Kelly Sloop wants to be of service
Kelly Sloop has learned she's not a politician, but she would like to be a school board member. Sloop, who lost a race for state representative of House District 37 last November, is now running for position 5 on the West Linn-Wilsonville School Board against David Jones and Seiji Shiratori.
"I just want to serve in one way or another and that's why I thought I might be better suited to just run for a school board position. It's local; it's nonpartisan," she said.
Sloop grew up in West Linn, lived elsewhere for a bit and moved back 25 years ago with her family.
"It's a great place to live. I'm very dedicated to the community," she said. "I just want to give back to the community. I'm very invested in this community and I just have a heart for kids."
Sloop said she originally went to school to become a pediatrician, but soon learned medical school would be too costly. She went on to instead become a pharmacist.
Sloop has three children who attended schools in the district and said she was very active in their education as a parent and volunteer.
"My kids are out of school, which is why I feel it's time because I feel like I have the wisdom knowing how the education system prepared them for college — what was good and what is lacking," she said. "I have the time and I want to serve the community and give back to West Linn-Wilsonville."
Sloop's campaign priorities include returning to a five-day school week, retaining the school resource officer program and addressing what she sees as a lack of transparency between the board and the public.
On the priority of returning to school, she said she wants a five-day school week to be an option for families.
"I do realize that there's families right now that their children are thriving with the comprehensive distance learning and for those families I would like to make some kind of program or activity where these students could connect with their friends and peers," she said.
She said hybrid learning is a logistical challenge for families and educators.
"And I do feel that if they were in school full time it would create a safer environment because it's more controlled," she said.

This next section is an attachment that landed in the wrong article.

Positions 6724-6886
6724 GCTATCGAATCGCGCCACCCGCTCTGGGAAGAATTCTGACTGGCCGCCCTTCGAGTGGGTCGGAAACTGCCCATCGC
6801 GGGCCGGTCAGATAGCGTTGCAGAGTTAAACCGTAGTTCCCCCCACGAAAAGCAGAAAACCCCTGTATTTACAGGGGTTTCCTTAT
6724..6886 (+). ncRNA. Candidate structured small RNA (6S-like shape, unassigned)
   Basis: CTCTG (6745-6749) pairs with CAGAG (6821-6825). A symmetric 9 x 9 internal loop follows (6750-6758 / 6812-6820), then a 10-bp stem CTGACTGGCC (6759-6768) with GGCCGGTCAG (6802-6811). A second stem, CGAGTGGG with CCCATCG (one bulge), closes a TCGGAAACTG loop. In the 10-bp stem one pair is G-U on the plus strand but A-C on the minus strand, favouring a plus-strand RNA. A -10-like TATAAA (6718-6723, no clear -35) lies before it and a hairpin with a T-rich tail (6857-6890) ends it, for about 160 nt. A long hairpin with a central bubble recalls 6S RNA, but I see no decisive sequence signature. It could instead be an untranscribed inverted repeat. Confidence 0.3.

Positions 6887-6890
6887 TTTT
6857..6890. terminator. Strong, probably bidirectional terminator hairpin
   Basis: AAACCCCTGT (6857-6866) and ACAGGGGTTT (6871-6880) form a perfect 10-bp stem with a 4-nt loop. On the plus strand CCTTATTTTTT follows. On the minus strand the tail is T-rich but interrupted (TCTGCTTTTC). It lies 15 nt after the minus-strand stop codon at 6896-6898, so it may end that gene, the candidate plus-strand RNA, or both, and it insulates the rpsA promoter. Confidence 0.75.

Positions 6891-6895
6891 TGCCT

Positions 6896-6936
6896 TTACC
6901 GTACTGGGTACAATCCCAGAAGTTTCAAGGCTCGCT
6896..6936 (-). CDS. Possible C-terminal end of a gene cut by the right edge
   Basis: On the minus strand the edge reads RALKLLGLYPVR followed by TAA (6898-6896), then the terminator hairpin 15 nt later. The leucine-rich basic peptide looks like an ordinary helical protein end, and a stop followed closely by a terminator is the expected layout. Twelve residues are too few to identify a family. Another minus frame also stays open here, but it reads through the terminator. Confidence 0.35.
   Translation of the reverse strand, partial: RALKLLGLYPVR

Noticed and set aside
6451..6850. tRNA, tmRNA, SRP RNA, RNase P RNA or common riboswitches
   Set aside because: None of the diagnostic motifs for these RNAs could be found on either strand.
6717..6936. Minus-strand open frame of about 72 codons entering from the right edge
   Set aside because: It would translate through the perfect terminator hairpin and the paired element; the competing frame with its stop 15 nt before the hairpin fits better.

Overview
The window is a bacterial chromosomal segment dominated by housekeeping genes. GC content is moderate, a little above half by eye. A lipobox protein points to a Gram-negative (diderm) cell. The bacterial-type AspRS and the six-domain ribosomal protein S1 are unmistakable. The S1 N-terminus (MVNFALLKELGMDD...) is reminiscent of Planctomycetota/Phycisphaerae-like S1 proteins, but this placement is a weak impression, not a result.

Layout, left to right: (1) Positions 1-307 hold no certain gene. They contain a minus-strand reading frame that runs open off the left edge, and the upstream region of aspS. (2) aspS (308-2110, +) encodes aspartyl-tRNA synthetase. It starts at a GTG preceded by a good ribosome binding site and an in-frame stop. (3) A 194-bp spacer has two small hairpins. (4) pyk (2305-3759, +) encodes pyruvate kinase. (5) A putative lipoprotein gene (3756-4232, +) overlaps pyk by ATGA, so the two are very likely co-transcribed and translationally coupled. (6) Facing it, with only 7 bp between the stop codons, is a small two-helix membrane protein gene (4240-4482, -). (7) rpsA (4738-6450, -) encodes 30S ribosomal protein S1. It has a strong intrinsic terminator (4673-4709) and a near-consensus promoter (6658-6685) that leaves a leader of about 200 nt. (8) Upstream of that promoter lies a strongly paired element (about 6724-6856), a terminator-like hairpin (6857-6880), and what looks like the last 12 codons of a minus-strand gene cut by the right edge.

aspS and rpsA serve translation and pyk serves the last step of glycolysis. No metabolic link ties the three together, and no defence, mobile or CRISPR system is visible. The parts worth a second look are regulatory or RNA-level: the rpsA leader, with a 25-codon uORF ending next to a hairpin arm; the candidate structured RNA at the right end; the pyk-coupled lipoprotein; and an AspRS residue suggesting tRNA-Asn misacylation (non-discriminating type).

The retention of the school resource officer program is also important to her.
"Families were surveyed here in the district and they overwhelmingly supported them ... I also want to make sure that our teachers have a safe classroom that is free of disruptive and negative behaviors," she said.
The survey Sloop referenced included 2,447 responses and captured responses from roughly 3% of the district's student population and around 8% of the parent population. Director of Communications Andrew Kilstrom said it was the largest survey response the district had received in recent years.
"I also advocate for a safe, tolerant, inclusive and respectful learning environment for all students regardless of race, gender, culture or belief," she said.
Communication with the community is another area she hopes to address if elected.
"From a community standpoint, I think we need to be, as board members, a little proactive on the communication aspect. As I listen to the board meetings, there seems to be a little bit of disconnect and a little bit of a lack of trust with a lack of transparency," she said.
She thinks the disconnect stems from communication not being proactive, so when things happen it comes as a surprise to the community.
"I want people to know that I am a good listener and I am a proponent of healthy conversations. I do value other people's opinions and perspectives because it helps make informed decisions," Sloop said.
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